When coronavirus impacts your users and customers, you need to produce content in a hurry, so you can keep everyone informed about changes that are happening daily, if not hourly.
When we try to get content out quickly, it’s tempting to cut corners, especially if we’re feeling as stressed as our users. But it’s more important than ever to follow content design best practices. Why? Because in times of stress, everyone’s cognitive capacity drops. People don’t have the time or mental resources to wade through irrelevant, unclear or badly organised content to get to what they need.
Don’t despair – we’re not trying to triple your workload. You can get very close to best practice by following a few guiding principles. We’ve narrowed it down to 7 basic guidelines, and we’ve also created a downloadable checklist you can use to make sure you’re following them.
1. Identify the user need
You might not have time for a full discovery process, but you still need to think about what your user is trying to do or find out when they look at your content. Define the user need and write it down.
One way to do this is the job story format, which looks like this:
When [I’m enrolling in Medicare]
I want to [know if I can do it from home]
so [I can follow the guidelines on social distancing].
2. Put the most important information first
Unless people are coming to your site to find information about coronavirus itself, you don’t need to explain the facts about the virus in your first paragraph, and probably not at all. Instead, start with what your users most want to know:
- If you’re changing from face-to-face events to online events, tell people that first, and explain how they can access them.
- If you can no longer offer a service because it’s been restricted, be upfront about it. Literally, upfront.
- Everyone knows that these are unprecedented times and that we’re in uncharted waters. You don’t need to repeat that.
3. Be accessible and inclusive
It’s never been more important to make sure your content isn’t unintentionally leaving people out. So ask yourself what assumptions your content makes about your users. A lot of the content we’ve seen since the start of the crisis tacitly assumes one or more of these:
- My user can see.
- My user can hear.
- My user lives with others.
- My user has a car.
- My user has reliable internet.
- My user has access to a printer.
- My user speaks English.
In normal times, we can test our content with a diverse range of real people. Now, it’s time to stretch your empathy muscles.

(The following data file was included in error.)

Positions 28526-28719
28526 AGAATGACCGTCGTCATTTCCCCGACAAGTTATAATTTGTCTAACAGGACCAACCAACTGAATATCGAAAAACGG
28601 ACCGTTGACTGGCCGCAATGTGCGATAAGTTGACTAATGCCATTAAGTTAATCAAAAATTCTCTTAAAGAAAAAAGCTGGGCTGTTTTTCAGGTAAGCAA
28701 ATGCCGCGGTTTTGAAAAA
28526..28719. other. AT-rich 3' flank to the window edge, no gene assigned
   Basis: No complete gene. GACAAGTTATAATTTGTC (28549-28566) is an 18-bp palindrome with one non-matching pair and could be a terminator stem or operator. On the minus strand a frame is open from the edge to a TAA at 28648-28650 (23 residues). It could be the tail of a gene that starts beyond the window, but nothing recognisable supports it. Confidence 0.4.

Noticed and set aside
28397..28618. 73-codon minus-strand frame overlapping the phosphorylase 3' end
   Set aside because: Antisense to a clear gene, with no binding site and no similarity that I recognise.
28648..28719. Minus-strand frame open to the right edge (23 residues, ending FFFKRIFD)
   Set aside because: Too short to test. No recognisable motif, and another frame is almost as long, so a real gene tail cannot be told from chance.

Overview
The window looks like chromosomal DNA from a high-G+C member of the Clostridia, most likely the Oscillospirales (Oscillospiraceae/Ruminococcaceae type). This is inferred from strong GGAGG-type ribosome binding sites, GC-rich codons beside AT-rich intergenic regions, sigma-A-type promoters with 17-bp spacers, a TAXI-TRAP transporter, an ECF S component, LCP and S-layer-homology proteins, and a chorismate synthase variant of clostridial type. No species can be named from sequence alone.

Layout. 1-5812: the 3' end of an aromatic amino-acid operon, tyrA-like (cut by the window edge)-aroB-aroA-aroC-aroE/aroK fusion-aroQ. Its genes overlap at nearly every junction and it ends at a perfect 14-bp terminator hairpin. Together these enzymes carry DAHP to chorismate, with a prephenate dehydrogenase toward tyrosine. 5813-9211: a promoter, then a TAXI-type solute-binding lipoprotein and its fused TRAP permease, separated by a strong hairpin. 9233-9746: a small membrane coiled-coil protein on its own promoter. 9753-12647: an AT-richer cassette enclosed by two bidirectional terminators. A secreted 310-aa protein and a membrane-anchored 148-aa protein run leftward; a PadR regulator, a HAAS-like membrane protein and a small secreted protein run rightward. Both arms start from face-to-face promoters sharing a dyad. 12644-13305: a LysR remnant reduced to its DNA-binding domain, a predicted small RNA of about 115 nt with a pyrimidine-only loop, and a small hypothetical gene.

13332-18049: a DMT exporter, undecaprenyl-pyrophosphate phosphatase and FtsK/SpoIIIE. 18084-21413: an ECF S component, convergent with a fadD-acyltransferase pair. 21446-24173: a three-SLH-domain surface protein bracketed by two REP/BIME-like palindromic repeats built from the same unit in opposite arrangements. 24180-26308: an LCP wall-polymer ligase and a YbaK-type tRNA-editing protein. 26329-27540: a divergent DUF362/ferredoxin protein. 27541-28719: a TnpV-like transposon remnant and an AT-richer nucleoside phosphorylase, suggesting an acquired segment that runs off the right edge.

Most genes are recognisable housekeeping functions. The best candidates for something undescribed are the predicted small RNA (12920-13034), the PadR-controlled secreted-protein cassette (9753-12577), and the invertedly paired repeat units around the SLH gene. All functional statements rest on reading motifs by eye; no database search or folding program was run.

4. Make your language clear and understandable, and ditch the jargon
When you’re writing quickly, it can be easy to slip into bad overwriting habits, like using too many words and terms that make sense to you and your organisation but not to your users. This makes it harder for them to understand what you’re trying to say.
Sure, just get it written, but make sure you go back and give your work a serious pruning. Better still, hand the shears to someone else, or use an online tool like Hemingway to help you make your content clearer.
If your content is specifically about coronavirus, our friend Lizzie Bruce has created a helpful list of jargon replacements.
5. Provide an alternative format for PDFs
PDFs can be hard to read on screen, especially on mobile. While they can be made accessible and some users like to download something to save or print, they should never be the only option you offer.
If your PDF is information-based, also create a regular web page (HTML).
If your PDF is designed specifically to be saved or printed, also provide a Microsoft Word version.
6. Make sure users know they’re reading the latest content
Information can change quickly. Users want to know they’re reading the most up-to-date information you have to tell them. Always include an easy-to-find updated date for your content. If your content changes multiple times in a day, include a time as well!
Once your content is out of date, either archive it or clearly mark it as superseded.
7. Check your user journey
Before you press publish, go back one more time and make sure you’ve met your user need. Put yourself into the user’s shoes and follow their journey to, through and from your content. Make sure links to and from your content are all working, and are clearly labelled so users know what to expect when they click.
Remember also that the user might be on a journey different from the one you’ve planned. In particular, they might have arrived at your content directly from a Google search. Make sure you’re not assuming they’ve read anything else first.
Now you’ve got our 7 basic guidelines under your belt, download our checklist that you can print out and apply to your own content: